Residents raise concerns about King’s Dyke Crossing at public display meeting

County council leader Steve Count chatted with residents during a public meeting in Whittlesey to di

County council leader Steve Count chatted with residents during a public meeting in Whittlesey to discuss the way forward for the troubled Kings Dyke level crossing project. Picture; JOHN DEVINE - Credit: Archant

Councillors promise King’s Dyke Crossing will be completed - but locals have concerns ahead of decision date.

Councillors promise King's Dyke Crossing will be completed - but locals have concerns ahead of decision date.

The future of the long awaited King's Dyke Crossing was put on public display at a meeting in Whittlesey on Monday (August 12).

Leader of Cambridgeshire County Council, Cllr Steve Count, met with residents at the Christian Church on Broad Street to explain the preferred and possible route's the project may take.

It comes after it was announced the authority had parted company with contractor Kier following another increase in costs.

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More than 160 people passed through the door of the meeting in the first hour alone.

A delighted Cllr Count said: "I want to take the people who have come here today through the journey of how we got to this stage, and our plans going forward.

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"The most important message that I have got to give to them is that we are going to build this bridge.

"When, will depend upon the route that is taken, I have my preferred option and that would be delivered in 2022.

"But I felt it only fair to put the other two options back to the public to decide upon, however they will not be completed before 2026.

"A specially convened committee meeting will be here at the church this Thursday (August 15), when a decision as to the final route will be made; from there we pass the project back out to tender."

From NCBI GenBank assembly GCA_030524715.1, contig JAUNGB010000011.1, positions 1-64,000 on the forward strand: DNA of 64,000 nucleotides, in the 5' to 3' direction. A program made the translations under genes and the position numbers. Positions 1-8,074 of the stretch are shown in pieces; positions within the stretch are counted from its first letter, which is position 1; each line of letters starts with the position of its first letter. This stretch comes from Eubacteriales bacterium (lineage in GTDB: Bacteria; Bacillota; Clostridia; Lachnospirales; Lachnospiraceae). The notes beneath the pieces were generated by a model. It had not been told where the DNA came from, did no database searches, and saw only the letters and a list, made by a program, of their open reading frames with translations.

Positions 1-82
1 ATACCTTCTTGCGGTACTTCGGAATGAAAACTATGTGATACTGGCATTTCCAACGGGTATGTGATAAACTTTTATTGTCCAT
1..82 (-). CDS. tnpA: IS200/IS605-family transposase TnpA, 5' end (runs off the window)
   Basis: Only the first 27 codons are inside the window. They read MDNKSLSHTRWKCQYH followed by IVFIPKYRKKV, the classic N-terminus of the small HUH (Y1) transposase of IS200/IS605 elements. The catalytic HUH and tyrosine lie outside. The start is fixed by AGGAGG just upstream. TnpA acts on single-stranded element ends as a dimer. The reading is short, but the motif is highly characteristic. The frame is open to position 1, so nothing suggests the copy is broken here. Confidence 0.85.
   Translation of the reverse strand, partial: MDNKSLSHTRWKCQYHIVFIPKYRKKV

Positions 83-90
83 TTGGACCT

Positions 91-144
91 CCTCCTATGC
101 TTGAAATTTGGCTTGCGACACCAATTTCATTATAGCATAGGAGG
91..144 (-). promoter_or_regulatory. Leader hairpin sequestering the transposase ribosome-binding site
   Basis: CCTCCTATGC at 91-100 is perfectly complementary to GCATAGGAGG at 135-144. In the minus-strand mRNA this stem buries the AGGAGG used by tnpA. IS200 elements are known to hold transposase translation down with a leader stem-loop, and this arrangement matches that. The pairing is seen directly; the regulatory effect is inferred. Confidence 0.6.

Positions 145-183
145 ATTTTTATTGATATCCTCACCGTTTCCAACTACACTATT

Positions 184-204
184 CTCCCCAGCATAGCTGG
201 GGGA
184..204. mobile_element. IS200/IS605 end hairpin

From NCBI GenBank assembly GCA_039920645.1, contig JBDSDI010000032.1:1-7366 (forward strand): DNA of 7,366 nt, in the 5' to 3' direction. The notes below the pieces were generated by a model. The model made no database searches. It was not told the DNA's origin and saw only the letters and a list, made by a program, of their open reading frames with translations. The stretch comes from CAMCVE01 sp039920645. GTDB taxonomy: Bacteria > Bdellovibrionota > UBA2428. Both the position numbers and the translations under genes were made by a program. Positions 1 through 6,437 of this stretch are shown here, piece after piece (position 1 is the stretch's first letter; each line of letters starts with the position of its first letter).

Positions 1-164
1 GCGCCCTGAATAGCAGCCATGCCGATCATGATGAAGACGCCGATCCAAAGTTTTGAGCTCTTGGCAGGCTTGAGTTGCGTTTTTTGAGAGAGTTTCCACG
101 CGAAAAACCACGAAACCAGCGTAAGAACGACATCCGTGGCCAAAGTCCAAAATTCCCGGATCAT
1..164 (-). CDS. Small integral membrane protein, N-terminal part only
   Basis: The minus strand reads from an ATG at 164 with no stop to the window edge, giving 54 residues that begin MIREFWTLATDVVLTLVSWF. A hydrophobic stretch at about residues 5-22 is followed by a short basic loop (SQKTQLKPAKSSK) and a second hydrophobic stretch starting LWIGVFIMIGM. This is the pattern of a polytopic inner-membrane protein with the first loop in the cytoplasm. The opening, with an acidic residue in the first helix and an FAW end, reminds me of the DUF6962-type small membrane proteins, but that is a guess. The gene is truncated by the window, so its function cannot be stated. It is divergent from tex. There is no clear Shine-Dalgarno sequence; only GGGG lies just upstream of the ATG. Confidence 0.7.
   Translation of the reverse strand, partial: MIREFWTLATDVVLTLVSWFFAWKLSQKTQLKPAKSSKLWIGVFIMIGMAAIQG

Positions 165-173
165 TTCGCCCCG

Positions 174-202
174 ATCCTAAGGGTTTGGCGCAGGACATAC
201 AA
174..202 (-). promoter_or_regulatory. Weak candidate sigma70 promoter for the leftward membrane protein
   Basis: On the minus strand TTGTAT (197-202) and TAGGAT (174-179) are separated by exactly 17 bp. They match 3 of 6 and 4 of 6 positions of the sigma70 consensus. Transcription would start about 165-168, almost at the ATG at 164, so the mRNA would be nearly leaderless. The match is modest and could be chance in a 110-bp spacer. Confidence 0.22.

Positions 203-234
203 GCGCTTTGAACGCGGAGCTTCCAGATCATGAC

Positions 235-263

While most attending were positive the project is going ahead, there were dissenters among the locals.

Jim Adams and his wife live on Peterborough Road with their house being the closest to the actual Network Rail Crossing.

Mr Adams said: "My main concern is that there doesn't appear to have been any local knowledge used when planning this thing.

"The costs increases have come about because there are structural issues in that area - they want to build the new road right next to an 80-200 foot drop of a sheer clay wall.

"Obviously we live in the fens: they tend to move - what will then keep an elevated road in place?

"I have no real confidence that this is being addressed - they say they're going to use the same plans, but look for a better contractor."

Resident Mark Clement who also lives in Peterborough Road, said: "We hear from one planning officer that the road is going to be a 40mph limit, but another tells us it will be 60mph."

Another resident who lives three doors further up had concerns about traffic and railway noise because all the trees in area that used to act as sound-screening have now been cut down.

Cllr Count promised that these issues and all of their concerns would be looked into. he added: "I've looked the people of Whittlesey straight in the eye today and told them that I understand their frustration with this project - but we are moving forward with this."

The long awaited scheme - originally due to be finished in late 2017/early 2018 - will bring an end to the frustrating delays at the level crossing for motorists travelling between Peterborough and Whittlesey.

However, costs have ballooned from an original budget of £13.6 million to nearly £39 million - an increase labelled as "preposterous" by Metro Mayor James Palmer, and "completely unacceptable" by MP Steven Barclay.

The specially convened committee meeting will meet at Whittlesey Christian Church on Thursday morning from 10am.

Members of the public are welcome and it expected that the committee will agree the next steps in getting the long delayed bypass built.

Former contractors Keir were approached for a comment about the King's Dyke Crossing, but at the time of going to press had not responded.

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